THE BLOG
07/03/2010 05:12 am ET | Updated May 25, 2011

Cleaning Up the Oil Spill: What You Can Do Now

You've undoubtedly seen the oil spill images: seagulls covered in splotches of thick brown oil, the cloudy waters that now cover the entire coast of the Gulf of Mexico, and fishermen who will no longer be able to fish. Some experts are predicting that it will take decades for the wildlife population to recover. So what can you do to make a difference even if you live nowhere near the coast of Louisiana, Florida, Alabama, or Mississippi? Here are some low-cost, high-impact efforts you can take to help clean the Gulf and prevent this from happening again:

  • Keep eating seafood from the Gulf. Louisiana seafood officials are constantly monitoring quality levels to make sure that all products are safe. By still eating fish, you can support the bruised economies of the Gulf States. Fishermen, seafood processing facilities, and restaurants that serve local seafood will all lose money and may have to lay off employees or close.
  • Don't buy gas from BP stations until they stop the oil spill and pay the total cost of cleaning up the Gulf of Mexico. BP is the corporation responsible for this environmental disaster. As a consumer, your purchasing decisions combined with those of other Americans will effectively deliver the message that these atrocities cannot go unpunished.
  • If you have friends or relatives who are part of the Coast Guard, Navy, National Guard, or federal government emergency response efforts, offer to take care of their kids while they travel to the Gulf. By doing this, you can give them some peace of mind about their families as they help clean up the shoreline.
  • Let family members and close friends know that BP has developed a Claims Line to reimburse individuals and companies that have been adversely affected by the oil spill. The number for the Claims Line is 1-800-440-0858. Costs associated with property damage, lost wages/profits, injuries, and other damages will be eligible for reimbursement.
  • Consider taking a vacation in one of the states affected by the oil spill. By spending your vacation savings in these areas you can help jump-start the local economies that have been negatively impacted. Plus, even if your vacation is planned for later this summer, the cleanup process will likely still be ongoing. You can choose to volunteer for one or two days and help restore beaches and rehabilitate wildlife. Go to the Coalition to Restore Coastal Louisiana website to sign up.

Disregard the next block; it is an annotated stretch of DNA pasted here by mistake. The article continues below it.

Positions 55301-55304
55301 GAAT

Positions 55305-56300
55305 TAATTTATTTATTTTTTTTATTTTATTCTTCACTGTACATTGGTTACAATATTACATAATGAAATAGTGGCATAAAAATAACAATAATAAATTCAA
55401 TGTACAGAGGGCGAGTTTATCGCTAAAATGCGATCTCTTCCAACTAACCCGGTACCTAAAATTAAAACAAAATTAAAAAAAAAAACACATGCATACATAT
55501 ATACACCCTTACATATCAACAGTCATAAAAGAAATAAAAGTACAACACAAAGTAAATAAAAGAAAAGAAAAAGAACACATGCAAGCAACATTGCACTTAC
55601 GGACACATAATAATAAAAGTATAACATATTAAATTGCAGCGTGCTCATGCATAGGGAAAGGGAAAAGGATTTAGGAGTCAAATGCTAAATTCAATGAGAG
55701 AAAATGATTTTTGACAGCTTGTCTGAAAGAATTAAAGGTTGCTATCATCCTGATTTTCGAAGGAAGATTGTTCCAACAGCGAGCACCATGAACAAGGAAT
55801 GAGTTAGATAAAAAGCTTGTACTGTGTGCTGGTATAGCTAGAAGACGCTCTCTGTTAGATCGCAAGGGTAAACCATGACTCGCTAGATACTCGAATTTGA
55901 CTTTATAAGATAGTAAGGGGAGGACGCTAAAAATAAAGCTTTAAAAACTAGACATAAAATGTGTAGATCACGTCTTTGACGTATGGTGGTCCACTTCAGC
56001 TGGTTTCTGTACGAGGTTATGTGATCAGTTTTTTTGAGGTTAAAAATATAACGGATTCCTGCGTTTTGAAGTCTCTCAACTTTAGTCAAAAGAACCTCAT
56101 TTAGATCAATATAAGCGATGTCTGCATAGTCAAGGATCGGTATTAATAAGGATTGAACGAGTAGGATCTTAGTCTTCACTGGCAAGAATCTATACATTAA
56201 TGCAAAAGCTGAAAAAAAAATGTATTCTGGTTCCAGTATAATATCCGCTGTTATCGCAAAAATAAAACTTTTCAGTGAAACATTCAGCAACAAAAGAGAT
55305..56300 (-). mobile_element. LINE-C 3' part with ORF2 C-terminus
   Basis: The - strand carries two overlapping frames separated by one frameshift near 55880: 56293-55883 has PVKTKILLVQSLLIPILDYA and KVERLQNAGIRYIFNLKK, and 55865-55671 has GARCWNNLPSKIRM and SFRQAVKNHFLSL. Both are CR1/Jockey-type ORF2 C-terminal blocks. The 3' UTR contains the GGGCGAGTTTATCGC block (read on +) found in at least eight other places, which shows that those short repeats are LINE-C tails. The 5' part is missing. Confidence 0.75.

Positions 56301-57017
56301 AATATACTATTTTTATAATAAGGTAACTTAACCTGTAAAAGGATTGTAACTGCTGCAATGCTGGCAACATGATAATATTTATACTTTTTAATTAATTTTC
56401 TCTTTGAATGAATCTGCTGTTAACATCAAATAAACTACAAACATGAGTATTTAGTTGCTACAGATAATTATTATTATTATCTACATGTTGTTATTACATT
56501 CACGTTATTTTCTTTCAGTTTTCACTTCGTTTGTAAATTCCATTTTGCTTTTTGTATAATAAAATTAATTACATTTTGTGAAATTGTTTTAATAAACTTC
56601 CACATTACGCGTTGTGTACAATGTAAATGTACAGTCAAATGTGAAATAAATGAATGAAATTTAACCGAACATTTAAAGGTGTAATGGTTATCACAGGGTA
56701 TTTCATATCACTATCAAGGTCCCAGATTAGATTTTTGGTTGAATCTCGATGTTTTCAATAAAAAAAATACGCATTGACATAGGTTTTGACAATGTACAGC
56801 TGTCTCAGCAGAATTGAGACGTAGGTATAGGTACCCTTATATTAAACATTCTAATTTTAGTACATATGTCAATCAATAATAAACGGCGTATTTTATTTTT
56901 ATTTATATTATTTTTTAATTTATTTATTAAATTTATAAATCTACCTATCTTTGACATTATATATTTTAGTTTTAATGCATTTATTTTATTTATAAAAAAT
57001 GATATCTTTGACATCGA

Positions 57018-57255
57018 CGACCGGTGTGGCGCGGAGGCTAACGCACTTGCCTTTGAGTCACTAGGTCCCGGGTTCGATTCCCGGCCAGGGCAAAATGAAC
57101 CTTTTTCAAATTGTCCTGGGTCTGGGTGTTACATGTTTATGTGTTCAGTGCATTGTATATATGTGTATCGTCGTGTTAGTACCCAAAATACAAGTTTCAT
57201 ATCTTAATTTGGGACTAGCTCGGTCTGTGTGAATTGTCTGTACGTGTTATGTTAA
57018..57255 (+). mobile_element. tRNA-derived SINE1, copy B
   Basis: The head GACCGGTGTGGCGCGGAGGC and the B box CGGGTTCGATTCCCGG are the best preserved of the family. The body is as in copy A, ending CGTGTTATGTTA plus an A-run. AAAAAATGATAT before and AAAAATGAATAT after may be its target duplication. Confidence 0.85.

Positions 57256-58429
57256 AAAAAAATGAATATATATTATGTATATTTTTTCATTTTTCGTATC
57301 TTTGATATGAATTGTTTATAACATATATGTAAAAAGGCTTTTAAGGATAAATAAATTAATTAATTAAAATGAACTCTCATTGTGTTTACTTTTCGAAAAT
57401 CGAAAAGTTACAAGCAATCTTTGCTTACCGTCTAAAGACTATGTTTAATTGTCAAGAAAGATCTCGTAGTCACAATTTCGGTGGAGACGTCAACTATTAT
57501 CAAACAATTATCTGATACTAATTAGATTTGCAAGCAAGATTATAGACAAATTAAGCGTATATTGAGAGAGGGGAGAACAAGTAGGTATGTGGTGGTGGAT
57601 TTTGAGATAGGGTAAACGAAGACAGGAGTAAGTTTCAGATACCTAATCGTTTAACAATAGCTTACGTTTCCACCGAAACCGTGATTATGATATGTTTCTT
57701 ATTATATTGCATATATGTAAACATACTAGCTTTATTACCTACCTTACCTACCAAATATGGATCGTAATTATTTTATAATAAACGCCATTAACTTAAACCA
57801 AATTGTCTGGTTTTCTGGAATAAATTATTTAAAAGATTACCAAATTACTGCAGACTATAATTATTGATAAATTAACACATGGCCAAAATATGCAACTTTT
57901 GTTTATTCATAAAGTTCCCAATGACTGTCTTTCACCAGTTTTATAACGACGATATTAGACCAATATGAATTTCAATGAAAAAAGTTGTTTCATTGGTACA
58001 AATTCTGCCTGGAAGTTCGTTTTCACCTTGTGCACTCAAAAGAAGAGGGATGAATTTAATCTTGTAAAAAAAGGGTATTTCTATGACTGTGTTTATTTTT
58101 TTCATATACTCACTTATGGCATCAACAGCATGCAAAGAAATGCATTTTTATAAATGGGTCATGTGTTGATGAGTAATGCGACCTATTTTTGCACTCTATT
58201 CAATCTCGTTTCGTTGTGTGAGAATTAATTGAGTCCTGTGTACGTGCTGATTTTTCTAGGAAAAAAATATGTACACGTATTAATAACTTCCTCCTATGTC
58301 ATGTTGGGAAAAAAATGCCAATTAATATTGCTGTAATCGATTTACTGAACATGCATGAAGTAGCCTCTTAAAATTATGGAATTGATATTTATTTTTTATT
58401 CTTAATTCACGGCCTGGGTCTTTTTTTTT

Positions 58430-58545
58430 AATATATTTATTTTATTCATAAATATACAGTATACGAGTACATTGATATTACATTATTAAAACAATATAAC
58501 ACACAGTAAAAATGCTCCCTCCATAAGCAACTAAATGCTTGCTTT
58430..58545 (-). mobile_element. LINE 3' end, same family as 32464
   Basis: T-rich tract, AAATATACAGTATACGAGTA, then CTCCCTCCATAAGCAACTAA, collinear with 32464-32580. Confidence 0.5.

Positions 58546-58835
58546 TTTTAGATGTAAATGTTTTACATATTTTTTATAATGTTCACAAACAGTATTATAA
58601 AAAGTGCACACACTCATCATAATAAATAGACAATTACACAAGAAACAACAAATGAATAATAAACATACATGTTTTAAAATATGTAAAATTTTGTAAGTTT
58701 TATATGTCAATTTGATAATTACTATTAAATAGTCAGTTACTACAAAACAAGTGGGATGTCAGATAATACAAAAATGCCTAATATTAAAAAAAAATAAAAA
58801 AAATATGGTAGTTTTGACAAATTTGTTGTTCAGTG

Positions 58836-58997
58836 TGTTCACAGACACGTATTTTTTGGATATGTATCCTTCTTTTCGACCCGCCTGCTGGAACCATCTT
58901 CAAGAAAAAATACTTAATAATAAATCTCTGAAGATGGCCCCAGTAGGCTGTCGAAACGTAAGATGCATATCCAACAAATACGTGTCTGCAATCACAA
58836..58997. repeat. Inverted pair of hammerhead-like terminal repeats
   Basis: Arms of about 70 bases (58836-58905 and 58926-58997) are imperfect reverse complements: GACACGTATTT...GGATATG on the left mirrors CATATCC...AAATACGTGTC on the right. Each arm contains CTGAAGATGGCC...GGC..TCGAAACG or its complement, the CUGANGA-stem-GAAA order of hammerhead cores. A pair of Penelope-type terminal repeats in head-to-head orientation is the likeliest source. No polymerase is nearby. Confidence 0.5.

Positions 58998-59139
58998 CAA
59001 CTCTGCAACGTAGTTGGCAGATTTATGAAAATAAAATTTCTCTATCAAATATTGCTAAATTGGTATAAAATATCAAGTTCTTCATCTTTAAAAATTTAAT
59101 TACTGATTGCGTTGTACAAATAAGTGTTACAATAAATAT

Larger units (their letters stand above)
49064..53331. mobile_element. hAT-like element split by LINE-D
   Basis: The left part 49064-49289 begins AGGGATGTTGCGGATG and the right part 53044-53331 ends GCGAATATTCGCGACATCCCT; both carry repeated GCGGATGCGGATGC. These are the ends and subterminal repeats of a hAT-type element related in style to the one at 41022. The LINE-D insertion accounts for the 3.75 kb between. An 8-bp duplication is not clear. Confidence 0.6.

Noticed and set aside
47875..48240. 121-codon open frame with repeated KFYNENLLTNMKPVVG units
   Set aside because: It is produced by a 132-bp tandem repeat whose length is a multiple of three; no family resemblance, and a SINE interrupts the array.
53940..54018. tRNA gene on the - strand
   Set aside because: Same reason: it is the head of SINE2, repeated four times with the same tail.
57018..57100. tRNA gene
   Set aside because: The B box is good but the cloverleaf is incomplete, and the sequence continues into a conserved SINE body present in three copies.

In the long term, you can:

  • Buy a hybrid the next time you need a new car. This will reduce the amount of gas you consume. If the higher cost of purchasing a hybrid is a financial obstacle, you can purchase a used hybrid instead of a brand new car. Because you will be spending less money on gas, this will also reduce the lifelong cost of owning the hybrid when compared to a comparable car.
  • Choose to save some money each month over the summer. At the end of August, donate to the National Wildlife Federation, which is leading the on-the-ground volunteers who are working to assist the endangered birds, turtles, and other wildlife.
  • Read about the costs and benefits of off-shore drilling and take this into consideration when voting in November.

Many of the recent global crises our world has faced recently, such as the earthquakes in Haiti and Chile, were caused by natural disasters. This one was man-made. A global environmental travesty, the oil spill is estimated to be worse than the infamous Exxon Valdez spill in 1989 that resulted in 11 million gallons of oil pollution in the waters surrounding Alaska.

All of this was created by the negligence of just one company. But think of all the power that thousands of individuals can have. Our actions regarding where we purchase gas, the types of food we eat, where we go for vacation, and the cars we choose to buy can start turning things around and literally clean up the mess. This is true regardless of where we live or how much money we have (or don't have!). America's coastline, wildlife, and fishing industries are treasures that are too valuable to for us to let them go to waste. It's your turn to step up and make a meaningful impact.